Sox clobber Indians, win fourth straight

773494.png

Sox clobber Indians, win fourth straight

By Paul LaTour
CSNChicago.com contributor

Not even the pitcher with the best ERA in the American League could slow down the White Sox offense.

Sparked by a career-high five RBIs from Dayan Viciedo, Chicago rocked starter Derek Lowe in a 14-7 victory over Cleveland on Saturday at U.S. Cellular Field. The Sox had season highs in runs and hits (17).

The Sox, who clinched its third consecutive series victory, won for the eighth time in nine games and extended their home run streak to 12 games. They scored four runs in each of the first, third and seventh innings, then added two in the eighth.

Alex Rios went 3-for-5 with a home run and four RBI despite being robbed of an apparent homer in his first at-bat. Paul Konerko had four hits, drove in two and scored three times to raise his AL-best batting average to .396.

Lowe allowed eight runs and 10 hits in 2 13 innings against an offense that continues to pound the ball. Lowes ERA climbed from 2.15 to 3.25.

What looked the makings of a great pitching matchup never materialized as Lowe wasnt alone in his struggles. Jake Peavy, who came in with the ALs third-lowest ERA, gave up seven runs on six hits in 6 13 innings. Peavy walked one and struck out nine in a 113-pitch effort.

The Sox rocked Lowe from the start, scoring four times in the first inning, and doing it in rare fashion -- without a home run.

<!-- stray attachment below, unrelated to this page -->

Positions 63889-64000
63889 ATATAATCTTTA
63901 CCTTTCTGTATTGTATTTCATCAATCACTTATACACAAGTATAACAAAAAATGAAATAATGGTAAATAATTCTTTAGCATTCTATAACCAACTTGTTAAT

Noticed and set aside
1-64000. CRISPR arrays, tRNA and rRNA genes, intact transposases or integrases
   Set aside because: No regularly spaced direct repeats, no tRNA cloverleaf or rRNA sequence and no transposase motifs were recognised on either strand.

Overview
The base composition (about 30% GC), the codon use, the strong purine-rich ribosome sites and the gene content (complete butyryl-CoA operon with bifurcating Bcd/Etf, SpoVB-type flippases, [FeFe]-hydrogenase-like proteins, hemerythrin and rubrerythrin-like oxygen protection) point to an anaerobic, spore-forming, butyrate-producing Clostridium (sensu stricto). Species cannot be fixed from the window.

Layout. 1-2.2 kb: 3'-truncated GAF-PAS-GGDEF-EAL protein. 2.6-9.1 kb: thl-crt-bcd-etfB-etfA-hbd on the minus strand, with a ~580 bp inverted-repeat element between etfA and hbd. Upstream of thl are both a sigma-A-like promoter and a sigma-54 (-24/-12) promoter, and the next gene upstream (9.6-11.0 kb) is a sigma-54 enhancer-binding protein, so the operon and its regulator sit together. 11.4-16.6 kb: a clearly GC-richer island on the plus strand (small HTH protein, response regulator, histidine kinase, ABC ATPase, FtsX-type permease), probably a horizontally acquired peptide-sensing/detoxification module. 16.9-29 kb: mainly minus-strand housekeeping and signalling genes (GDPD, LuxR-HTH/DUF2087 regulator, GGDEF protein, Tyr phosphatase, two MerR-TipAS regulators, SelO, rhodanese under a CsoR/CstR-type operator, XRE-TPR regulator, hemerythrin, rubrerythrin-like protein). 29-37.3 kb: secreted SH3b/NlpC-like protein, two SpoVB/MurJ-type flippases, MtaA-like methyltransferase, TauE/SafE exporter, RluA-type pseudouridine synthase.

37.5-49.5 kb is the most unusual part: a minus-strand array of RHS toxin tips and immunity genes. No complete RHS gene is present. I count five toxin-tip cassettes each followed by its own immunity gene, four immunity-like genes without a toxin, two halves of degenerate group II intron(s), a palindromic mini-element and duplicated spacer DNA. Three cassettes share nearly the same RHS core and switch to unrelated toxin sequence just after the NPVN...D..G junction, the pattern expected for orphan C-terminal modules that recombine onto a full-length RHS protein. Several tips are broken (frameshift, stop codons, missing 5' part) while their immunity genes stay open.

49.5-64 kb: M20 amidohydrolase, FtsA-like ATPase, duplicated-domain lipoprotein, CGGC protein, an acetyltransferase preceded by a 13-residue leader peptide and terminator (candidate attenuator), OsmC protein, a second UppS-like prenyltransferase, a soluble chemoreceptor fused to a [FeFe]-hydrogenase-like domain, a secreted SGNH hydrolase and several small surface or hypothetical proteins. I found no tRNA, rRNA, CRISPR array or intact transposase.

Four singles and a double scored four runs against Lowe. Konerko scored Gordon Beckham with Chicagos third consecutive one-out single.

It appeared Rios would clear the bases with a long drive, but Michael Brantley robbed him with leaping catch over the fence just to the left of the 400-foot sign in dead center.

The only extra-base hit of the inning came next on a run-scoring double by A.J. Pierzynski, his 11th RBI in the past 10 games. Viciedo followed with an RBI two-run single to give the Sox a 4-0 lead.

The Indians waited until the third to attack Peavy. A walk, single and hit batter loaded the bases and Brantley cleared them with a double to right-center, cutting Chicagos lead to 4-3.

Northbrook native Jason Kipnis followed with a two-run home run as Peavy labored through a 37-pitch inning after he had retired the first seven batters he faced.

The Sox quickly regained the lead on back-to-back lead-off doubles by Dunn and Konerko, followed by a Rios single. Viciedo clubbed his 10th home run to score Rios and make it 8-5.

Viciedo extended his home run streak to a career-high three games.

Kipnis struck again in the fifth with another two-run home run off Peavy. It was Kipnis first career multi-homer game.